There has been much research in recent years into the use of optic fibre cables, and the department has been heavily involved in the development of these cables for the transmission of audio and visual signals.

Optic fibres are made from a very high grade silica glass, so pure that a window pane 100 metres thick would let through more light than a 3mm window pane of conventional glass. When bundled and stretched into lengths, optic fibre cables are considerably more compact and efficient than the copper cables now in general use.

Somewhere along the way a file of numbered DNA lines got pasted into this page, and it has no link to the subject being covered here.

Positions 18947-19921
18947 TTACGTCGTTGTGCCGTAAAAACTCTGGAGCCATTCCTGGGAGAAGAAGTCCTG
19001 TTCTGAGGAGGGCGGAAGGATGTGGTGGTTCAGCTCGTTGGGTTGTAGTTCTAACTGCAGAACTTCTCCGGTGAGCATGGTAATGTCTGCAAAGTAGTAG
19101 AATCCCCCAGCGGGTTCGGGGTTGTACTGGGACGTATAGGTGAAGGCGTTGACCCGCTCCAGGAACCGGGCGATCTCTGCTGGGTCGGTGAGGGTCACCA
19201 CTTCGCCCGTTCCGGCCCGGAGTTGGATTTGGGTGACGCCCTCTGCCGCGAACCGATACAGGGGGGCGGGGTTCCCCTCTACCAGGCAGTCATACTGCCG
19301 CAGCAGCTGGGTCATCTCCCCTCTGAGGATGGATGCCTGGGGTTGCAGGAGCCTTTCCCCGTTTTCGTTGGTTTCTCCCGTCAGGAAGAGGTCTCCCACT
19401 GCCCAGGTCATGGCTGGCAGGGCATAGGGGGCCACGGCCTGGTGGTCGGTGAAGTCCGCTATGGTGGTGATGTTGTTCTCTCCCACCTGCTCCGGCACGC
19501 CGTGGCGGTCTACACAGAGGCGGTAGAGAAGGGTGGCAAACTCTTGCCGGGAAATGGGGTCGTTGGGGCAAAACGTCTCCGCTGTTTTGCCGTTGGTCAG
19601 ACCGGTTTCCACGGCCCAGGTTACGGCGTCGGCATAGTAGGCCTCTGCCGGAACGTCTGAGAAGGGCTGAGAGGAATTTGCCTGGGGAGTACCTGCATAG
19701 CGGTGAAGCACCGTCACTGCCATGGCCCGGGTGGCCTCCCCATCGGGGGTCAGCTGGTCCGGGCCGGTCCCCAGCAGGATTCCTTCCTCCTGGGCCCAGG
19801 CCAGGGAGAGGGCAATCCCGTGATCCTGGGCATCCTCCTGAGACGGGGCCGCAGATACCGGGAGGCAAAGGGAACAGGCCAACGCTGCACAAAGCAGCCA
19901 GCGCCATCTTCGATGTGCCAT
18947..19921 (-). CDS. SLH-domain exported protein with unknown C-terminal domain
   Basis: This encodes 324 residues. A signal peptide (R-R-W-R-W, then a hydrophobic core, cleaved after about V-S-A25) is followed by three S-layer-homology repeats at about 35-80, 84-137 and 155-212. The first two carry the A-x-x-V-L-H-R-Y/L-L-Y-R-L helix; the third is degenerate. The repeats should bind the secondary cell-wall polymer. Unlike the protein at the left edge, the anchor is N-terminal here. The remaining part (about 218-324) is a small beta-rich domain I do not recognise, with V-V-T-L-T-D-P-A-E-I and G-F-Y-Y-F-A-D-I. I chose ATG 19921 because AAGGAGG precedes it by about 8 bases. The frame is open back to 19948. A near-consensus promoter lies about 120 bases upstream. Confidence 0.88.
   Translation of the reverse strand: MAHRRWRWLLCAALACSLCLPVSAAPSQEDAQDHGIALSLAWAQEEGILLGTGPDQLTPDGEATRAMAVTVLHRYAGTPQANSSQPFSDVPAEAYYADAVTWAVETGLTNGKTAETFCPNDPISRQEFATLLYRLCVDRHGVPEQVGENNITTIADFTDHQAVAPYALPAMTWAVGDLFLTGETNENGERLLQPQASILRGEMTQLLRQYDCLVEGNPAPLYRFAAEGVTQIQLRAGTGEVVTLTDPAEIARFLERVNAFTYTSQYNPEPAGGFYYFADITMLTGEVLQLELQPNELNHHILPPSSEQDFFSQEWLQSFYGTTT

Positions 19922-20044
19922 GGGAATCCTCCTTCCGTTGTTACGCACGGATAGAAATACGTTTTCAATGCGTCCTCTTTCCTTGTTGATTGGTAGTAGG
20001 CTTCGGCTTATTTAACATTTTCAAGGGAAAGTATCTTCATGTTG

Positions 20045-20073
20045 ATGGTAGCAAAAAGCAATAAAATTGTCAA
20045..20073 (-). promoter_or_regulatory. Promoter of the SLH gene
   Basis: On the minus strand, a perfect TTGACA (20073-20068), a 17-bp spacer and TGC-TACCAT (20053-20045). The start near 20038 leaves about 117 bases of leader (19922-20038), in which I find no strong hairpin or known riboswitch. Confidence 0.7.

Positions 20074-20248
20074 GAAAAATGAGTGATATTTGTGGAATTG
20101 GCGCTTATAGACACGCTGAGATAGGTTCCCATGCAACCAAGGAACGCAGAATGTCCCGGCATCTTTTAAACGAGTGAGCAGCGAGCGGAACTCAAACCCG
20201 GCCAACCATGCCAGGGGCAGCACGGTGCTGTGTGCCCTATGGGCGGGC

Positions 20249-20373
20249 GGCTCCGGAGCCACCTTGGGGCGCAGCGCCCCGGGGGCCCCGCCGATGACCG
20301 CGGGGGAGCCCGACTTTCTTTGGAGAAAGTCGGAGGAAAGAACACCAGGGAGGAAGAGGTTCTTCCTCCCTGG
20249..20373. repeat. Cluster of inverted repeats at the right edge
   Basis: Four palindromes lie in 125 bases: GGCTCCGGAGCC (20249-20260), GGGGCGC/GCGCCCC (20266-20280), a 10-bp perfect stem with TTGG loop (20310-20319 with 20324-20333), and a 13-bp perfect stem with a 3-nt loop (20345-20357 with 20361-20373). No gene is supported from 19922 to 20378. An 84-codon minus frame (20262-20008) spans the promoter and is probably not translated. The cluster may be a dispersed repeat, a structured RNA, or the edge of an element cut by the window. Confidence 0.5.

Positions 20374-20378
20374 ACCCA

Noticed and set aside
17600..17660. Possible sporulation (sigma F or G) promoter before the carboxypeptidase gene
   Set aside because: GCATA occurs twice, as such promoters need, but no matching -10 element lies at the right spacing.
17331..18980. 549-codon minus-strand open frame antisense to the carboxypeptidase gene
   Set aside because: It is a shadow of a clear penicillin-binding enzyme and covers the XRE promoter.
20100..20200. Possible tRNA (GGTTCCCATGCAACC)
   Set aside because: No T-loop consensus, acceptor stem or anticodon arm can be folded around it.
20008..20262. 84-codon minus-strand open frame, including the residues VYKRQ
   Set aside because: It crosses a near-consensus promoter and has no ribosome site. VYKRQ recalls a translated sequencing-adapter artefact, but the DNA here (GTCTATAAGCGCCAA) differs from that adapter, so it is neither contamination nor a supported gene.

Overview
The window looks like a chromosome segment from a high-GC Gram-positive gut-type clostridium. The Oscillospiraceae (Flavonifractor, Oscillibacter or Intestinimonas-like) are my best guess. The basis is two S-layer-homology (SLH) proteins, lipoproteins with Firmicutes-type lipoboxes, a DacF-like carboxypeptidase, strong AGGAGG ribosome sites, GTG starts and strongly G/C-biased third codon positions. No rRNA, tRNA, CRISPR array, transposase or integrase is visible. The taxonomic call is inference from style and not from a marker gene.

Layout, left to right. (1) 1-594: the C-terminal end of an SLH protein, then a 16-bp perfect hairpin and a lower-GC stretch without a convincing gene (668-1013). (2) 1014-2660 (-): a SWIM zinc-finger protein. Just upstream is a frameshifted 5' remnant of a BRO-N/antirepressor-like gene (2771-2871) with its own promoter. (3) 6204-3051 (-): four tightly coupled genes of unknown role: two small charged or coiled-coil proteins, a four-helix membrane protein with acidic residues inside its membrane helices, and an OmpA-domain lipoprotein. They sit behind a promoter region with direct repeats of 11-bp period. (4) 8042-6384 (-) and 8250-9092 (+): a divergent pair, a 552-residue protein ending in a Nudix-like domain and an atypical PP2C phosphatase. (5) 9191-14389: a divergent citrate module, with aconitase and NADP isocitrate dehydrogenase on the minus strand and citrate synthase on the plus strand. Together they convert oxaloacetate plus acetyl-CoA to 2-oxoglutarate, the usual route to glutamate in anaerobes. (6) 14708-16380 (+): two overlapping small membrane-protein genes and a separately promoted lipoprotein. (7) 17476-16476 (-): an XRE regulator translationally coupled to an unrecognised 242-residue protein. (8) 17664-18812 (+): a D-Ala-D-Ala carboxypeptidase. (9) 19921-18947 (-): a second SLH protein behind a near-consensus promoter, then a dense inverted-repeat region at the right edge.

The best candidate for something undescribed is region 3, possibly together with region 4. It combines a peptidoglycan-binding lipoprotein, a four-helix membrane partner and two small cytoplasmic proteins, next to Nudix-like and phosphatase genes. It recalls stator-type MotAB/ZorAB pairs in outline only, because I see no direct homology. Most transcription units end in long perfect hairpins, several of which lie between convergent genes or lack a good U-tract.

Being non-metallic, optic fibres do not suffer from electrical interference and are quite impervious to water, the two natural hazards that most commonly hamper outside broadcast units.

On a location such as Sandown Park racecourse, there is a permanent installation of copper cable jointly maintained by Thames and London Weekend Television. Thames’ engineers plan to solve interference problems by replacing this system with optic fibre cables carrying up to ten channels of sound, six for communication with the control room and four for transmission.

About the author

'Thames 1977: Company on the Move' was designed by Trickett and Webb Ltd for distribution to shareholders and advertisers.

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